'The Blue Angels' docu offers stunning tribute to military aviators, Christian naval captain

'The Blue Angels'
"The Blue Angels" | Prime Video

"The Blue Angels," a new documentary about the Navy's flight demonstration team, both delivers a visual spectacle that immerses viewers in the high-octane world of the Blue Angels and highlights the beauty and sacrifice of military service. 

The Blue Angels have captivated audiences around the world for over 75 years with their precision flying and breathtaking aerial maneuvers. Now, a new documentary from Amazon MGM Studios and IMAX, "The Blue Angels," offers an unprecedented, behind-the-scenes look at the Navy's elite Flight Demonstration Squadron. 

The film, directed by Paul Crowder, provides never-before-seen footage that chronicles a year with the squadron from selection through training and the demanding show season. 

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The film primarily follows first-year pilots Chris “Cheese” Kapuschansky and Scott “Jamz” Goossens as they navigate the challenging choreography and high standards of the Blue Angels, along with Captain Brian Kesselring, the Commanding Officer and Flight Leader, known as "Boss," who shares insights into the rigors of leading the team. Notably, the documentary also introduces the Blue Angels' first-ever female pilot, Amanda Lee, marking a historic moment for the team.

Crowder, who spent a year with the squadron, from selection through training and the show season, told The Christian Post the experience was “life-changing.” 

“It changed my perception on a lot of things,” he said. “I was completely moved just by being around them … spending time on the base completely changed me. I'm a rebel at heart; I'm not someone who likes a bit of military or a bit of being told what to do, so I wasn't expecting myself to be so moved by people who are in the military and by their dedication to what they do and their cause. Watching the revelry go down in the mornings and people stopping their cars in the middle of junctions and getting out to salute the flag — those moments have an effect on you that I wasn't expecting. So I definitely came out a different person … it really was an incredible experience.”

Produced by Glenn Powell (“Top Gun”) and J.J. Abrams, “Blue Angels” features plenty of stunning aerial sequences, offering first-person perspectives from the pilots as they fly in close formation at high speeds. Through voiceovers and interviews, the pilots share their experiences, analyzing their performances in slow motion to perfect their techniques.

“I couldn't believe what I was watching the first time I saw them, the proximity and everything,” Crowder said. “But I was also thinking about the film, like, goodness, how do we capture this when such massive proximities, such massive planes are doing these incredible things? But it did.”

The film also highlights the personal sacrifices and strains on marriages and families due to the pilots being on the road for 300 days a year and the intense physical and mental demands placed on the Blue Angels.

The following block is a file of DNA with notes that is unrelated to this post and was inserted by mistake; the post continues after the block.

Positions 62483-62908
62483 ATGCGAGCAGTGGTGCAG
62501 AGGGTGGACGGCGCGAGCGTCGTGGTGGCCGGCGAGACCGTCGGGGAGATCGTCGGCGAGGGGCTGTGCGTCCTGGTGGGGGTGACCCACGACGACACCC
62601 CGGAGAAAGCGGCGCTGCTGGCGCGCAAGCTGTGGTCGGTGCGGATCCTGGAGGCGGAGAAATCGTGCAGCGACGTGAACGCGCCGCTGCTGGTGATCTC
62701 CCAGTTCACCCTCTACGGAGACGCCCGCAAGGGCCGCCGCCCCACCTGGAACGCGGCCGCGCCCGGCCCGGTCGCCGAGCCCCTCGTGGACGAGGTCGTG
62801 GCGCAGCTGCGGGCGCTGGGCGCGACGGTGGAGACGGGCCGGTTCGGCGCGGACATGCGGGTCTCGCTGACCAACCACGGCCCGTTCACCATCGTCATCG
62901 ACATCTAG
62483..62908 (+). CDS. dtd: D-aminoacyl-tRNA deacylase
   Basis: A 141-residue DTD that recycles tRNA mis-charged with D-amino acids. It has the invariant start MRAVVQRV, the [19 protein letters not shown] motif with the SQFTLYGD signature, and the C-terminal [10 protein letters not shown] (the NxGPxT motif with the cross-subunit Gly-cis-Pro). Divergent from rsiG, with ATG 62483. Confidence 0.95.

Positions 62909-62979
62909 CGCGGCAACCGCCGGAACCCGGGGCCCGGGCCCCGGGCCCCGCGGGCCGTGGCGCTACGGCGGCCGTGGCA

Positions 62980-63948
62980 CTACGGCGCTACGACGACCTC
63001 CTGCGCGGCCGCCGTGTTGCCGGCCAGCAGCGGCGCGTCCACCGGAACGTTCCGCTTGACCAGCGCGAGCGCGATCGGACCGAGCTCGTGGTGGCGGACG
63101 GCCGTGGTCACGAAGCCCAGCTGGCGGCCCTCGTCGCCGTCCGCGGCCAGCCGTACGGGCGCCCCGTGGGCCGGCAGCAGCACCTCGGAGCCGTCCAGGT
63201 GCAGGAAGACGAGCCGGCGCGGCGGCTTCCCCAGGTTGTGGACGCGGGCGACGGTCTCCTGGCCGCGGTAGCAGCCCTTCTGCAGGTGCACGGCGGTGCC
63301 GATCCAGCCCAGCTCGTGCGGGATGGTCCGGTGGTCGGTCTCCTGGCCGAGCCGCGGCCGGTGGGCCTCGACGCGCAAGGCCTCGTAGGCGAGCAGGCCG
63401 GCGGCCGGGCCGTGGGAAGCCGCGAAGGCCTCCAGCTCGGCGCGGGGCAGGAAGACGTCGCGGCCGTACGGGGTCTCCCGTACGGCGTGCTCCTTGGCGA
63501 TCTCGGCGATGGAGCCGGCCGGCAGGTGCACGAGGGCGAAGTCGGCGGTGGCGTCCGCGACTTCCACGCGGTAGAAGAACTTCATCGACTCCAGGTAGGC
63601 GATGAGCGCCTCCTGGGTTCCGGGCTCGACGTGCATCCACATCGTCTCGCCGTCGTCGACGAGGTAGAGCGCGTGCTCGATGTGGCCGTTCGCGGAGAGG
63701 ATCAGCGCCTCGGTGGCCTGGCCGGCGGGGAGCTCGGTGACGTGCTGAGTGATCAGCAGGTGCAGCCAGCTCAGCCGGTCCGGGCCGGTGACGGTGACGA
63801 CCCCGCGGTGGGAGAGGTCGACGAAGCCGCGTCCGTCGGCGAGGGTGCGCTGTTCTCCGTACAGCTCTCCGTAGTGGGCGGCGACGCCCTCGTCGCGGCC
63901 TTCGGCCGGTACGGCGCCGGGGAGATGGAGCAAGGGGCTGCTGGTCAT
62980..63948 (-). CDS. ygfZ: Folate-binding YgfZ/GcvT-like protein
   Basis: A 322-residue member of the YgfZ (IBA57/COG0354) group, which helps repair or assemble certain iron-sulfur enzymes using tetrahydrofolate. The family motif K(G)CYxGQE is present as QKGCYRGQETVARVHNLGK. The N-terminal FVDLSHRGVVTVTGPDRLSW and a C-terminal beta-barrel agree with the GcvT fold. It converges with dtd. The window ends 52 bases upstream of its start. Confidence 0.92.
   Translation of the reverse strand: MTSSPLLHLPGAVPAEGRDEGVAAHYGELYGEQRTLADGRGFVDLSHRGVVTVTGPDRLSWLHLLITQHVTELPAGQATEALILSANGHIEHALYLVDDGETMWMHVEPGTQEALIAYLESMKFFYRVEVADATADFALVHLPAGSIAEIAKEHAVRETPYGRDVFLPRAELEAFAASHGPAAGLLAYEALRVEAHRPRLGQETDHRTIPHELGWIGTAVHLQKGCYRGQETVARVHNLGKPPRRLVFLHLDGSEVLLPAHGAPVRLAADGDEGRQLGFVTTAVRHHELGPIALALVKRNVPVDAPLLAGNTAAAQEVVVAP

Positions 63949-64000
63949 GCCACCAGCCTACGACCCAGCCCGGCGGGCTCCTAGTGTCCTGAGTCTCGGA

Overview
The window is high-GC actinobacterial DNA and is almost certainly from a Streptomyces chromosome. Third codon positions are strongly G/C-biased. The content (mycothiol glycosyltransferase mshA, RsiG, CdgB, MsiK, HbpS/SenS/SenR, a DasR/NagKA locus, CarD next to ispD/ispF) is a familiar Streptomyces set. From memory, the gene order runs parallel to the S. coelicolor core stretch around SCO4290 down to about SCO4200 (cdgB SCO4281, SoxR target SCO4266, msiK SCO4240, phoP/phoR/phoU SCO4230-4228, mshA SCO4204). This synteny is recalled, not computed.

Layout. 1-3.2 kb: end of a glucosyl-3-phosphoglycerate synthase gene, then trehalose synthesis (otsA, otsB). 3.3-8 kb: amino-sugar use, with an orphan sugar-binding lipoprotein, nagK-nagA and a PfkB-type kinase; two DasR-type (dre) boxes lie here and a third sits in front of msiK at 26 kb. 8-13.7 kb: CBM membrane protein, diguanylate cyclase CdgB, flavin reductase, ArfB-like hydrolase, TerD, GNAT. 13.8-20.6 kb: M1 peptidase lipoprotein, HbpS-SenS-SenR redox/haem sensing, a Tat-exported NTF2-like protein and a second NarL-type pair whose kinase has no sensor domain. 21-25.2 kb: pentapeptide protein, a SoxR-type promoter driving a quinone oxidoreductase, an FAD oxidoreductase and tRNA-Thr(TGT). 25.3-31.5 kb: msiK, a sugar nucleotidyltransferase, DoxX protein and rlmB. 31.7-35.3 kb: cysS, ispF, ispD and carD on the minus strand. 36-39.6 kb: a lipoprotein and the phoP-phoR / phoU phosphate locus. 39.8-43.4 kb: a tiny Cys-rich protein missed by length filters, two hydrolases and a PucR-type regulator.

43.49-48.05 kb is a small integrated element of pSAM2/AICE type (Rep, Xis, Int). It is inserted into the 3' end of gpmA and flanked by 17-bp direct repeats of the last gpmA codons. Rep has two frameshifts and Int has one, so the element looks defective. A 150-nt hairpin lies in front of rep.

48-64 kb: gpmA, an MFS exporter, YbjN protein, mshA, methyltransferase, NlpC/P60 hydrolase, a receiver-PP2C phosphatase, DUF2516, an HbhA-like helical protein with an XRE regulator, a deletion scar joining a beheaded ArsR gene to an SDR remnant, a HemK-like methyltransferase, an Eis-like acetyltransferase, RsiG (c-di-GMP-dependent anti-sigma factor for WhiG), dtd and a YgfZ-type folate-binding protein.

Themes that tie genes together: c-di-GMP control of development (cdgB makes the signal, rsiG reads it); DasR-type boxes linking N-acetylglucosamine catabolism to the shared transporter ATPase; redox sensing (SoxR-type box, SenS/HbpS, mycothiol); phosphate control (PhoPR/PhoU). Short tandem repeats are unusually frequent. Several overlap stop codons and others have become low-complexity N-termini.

Being part of this elite team, the documentary emphasizes, comes at a cost. Though overall celebratory, it touches on the inherent risks of being a Blue Angel, referencing past tragedies such as the 2016 death of Captain Jeff Kuss. 

Capt. Greg "Boss" Wooldridge, who led the Blue Angels team during the 1991, 1993 and 1996 show seasons, was among those who nearly lost his life in a high-speed aerial maneuver.

Prior to being selected for the Blue Angels, Wooldridge participated in a dogfight practice over Southern California in an A-4 Skyhawk when he discovered his controls were unresponsive. The aircraft entered an inverted spin, a maneuver with no known recovery, and began plummeting toward the ground. It wasn’t until 500 feet above the ground that Woolridge was able to regain control and level out. 

Woolridge, who became a Christian seven years ago and has also survived cardiac arrest, told CP his journey from near-death experiences to a profound faith has shaped his outlook on life and his involvement in "The Blue Angels." Woolridge is both heavily featured in the film and served as one of the executive producers.

“I used to think I was just lucky,” Wooldridge reflected. “And then I had a cardiac arrest. I was the recipient of eight minutes of CPR and came out fine, no brain damage."

Today, Woolridge said he sees his journey as a blessing — and call to action — from the Lord.

“Not too long ago, I built a relationship with the Lord, and I realized He was saying, ‘Wooldridge, I'm not done with you. I need you out there to do some stuff. We need to bring some people on board.’ That’s been part of my journey, and it’s fairly recent; only seven years ago did I start truly believing and knowing that all things were possible with prayer and faith. That’s been part of the way I live my life now, with this sense of love and just living a really fabulous life. It's been a game changer for me.”

Wooldridge, who retired from the Navy in 1997, said he wanted “The Blue Angels” to honor those in the military, emphasizing the extraordinary bonds formed in the line of duty. The film, he said, aims to serve both as a tribute to the elite pilots and deliver a powerful message about dedication, skill and the human spirit.

“There's some special things about military service,” he said. “There's special camaraderie, special relationships that are developed there in the military, and that's what the movie really shows because of the way we focus on people and their journeys, and their struggles and their accomplishments to overcome things.”

“The Blue Angels” is in IMAX for one week only, May 17-23, and streams globally on Prime Video on May 23.       

Leah M. Klett is a reporter for The Christian Post. She can be reached at:

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